“A few hours and tweaks later, this database came up,” Australian security consultant Daniel Grzelak told Risky.Biz. “I started scrolling and scrolling and I couldn’t get to the bottom of the file. Then I realized how big it actually was.”
Grzelak is referring to the whole user database of Groupon’s Indian subsidiary Sosasta.com. The database was accidentally published onto the Internet, and then indexed by Google. The database consisted of e-mail addresses and clear-text passwords of the site’s 300,000 users. Grzelak discovered the leak while he was searching for publicly accessible databases containing e-mail address and password pairs.
Grzelak worked as a security consultant with Australian information security company Stratsec before leaving for a new career at a start-up gaming media company with two associates. He developed shouldichangemypassword, a website that enables “any Internet user to search a database of known-compromised e-mail address and password pairs to see if their password has been compromised.”
Grzelak was performing a standard search with the intent to expose more compromised accounts. He does this periodically in order to add more to the website’s database. Then, he stumbled across the Sosasta database. He contacted Risky.Biz to see what he should do with his new discovery. Risky.Biz contacted Groupon and CEO Andrew Mason called back within 24 hours.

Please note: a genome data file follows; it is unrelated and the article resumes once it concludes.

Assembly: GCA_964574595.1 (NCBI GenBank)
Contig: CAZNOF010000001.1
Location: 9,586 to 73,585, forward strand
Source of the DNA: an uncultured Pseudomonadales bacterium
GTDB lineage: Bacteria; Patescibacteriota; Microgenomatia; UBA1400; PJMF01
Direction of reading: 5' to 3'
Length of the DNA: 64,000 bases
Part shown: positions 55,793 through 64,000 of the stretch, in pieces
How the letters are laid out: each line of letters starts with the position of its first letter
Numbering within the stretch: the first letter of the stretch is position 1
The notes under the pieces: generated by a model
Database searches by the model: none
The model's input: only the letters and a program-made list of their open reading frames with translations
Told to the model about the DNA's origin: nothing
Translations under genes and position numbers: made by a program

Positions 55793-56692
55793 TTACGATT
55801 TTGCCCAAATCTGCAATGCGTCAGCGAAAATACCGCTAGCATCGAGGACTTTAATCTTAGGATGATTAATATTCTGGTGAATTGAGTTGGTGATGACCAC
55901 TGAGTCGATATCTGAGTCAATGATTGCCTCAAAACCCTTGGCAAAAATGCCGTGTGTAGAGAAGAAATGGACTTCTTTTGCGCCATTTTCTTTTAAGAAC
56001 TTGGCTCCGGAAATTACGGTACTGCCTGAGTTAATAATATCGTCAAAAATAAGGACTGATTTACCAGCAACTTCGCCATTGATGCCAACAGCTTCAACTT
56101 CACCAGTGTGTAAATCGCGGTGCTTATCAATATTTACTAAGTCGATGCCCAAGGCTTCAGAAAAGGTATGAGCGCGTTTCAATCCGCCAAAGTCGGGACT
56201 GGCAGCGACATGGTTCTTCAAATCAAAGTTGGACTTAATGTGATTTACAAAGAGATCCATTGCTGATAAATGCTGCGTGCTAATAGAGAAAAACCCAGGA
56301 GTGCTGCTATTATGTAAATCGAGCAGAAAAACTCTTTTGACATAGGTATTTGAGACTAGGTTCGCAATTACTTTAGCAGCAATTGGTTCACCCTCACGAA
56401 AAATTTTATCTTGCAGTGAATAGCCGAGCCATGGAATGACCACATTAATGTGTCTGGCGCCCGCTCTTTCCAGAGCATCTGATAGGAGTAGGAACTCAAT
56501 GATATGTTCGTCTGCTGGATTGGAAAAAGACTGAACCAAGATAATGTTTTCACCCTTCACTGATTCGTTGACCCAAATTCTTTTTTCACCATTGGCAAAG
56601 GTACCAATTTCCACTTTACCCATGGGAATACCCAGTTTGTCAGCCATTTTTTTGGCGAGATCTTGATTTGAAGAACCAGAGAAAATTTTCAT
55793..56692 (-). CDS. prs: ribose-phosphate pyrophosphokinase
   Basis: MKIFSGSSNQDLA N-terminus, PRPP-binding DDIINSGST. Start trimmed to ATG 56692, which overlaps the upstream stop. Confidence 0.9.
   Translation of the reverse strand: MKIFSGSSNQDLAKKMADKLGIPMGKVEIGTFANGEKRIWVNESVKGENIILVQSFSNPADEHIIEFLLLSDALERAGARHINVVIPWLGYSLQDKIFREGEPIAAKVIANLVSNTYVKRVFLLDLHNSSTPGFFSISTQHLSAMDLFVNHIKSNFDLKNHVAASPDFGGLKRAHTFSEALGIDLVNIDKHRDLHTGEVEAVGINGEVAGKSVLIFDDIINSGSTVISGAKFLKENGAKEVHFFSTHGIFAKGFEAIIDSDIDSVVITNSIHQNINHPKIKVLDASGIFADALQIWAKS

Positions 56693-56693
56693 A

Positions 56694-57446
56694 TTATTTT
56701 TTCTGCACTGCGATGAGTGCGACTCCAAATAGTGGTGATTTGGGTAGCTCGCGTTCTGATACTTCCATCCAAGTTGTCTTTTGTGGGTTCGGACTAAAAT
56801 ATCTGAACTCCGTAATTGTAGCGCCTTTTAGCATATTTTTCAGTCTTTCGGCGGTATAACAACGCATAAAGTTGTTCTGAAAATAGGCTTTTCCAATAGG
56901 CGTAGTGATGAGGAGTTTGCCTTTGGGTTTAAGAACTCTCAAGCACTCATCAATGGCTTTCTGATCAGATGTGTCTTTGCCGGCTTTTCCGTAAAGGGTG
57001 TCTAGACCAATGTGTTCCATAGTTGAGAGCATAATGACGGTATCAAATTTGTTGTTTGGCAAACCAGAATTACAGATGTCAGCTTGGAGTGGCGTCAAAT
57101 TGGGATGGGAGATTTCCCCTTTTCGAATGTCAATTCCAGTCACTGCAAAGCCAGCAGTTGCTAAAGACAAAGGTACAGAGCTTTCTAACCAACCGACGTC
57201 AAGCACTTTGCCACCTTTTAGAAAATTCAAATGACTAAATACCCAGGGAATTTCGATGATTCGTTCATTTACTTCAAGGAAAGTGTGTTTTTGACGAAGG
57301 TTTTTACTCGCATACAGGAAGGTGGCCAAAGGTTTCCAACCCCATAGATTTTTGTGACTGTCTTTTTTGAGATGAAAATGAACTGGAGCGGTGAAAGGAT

Needless to say, the compromised database was remover right away. Groupon is running an internal investigation to find out how it could possibly happen that the database became publicly accessible. Sosasta users were notified of the breach and advised of the situation about their accounts no longer being secured.
Interestingly, Grzelak claims this type of incident is quite common. He told Risky.Biz “There are thousands of these databases indexed by Google,” he said. “This just happened to be by far the biggest I found.”
Groupon submitted a statement in regards to the breach of security:
On Friday morning India time (Thursday night Central US time), Groupon was alerted to a security issue potentially affecting subscribers of Sosasta, a website acquired by Groupon in January 2011.
After being alerted to this issue by an information security expert, we corrected the problem immediately. We have begun notifying our subscribers and advising them to change their Sosasta passwords as soon as possible. We will keep our Indian subscribers fully informed as we learn more.
Sosasta runs on its own platform and servers, and is not connected to Groupon sites in other countries.
This issue does not affect data from any other country or region.
Groupon takes security and privacy very seriously. Our users’ trust is of paramount importance to us and we deeply regret this incident. We will provide more information as soon as possible.
It’s interesting that leaks of secure information on the internet happen in general, which causes one to pause and wonder how these leaks can be prevented since they are so common.